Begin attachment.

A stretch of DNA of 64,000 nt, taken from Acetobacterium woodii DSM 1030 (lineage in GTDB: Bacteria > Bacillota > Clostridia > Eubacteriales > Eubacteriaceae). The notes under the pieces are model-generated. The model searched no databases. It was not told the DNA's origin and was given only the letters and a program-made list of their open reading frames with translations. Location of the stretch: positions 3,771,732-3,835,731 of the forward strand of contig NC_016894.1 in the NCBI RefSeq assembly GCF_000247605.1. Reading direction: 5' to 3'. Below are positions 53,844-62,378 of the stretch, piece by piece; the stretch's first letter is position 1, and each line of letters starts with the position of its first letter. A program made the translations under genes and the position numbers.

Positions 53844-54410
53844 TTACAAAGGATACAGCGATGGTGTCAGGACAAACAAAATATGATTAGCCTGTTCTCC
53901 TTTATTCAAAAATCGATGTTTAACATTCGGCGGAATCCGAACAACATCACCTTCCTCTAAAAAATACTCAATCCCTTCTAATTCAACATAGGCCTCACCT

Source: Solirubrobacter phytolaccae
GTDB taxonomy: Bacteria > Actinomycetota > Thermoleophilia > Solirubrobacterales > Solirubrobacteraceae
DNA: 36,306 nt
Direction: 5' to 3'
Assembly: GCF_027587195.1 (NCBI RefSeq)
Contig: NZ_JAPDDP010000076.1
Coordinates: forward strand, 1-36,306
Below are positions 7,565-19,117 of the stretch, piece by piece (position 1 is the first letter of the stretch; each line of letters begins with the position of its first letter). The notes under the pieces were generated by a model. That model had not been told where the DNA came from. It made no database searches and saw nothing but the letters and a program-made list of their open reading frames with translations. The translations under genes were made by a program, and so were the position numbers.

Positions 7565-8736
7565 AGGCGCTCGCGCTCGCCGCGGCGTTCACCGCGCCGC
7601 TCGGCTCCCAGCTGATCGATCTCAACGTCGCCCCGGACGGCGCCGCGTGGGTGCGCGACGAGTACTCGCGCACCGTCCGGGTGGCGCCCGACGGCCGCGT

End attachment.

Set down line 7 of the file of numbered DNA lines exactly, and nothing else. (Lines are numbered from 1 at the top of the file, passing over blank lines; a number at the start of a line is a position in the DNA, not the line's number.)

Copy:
DNA: 36,306 nt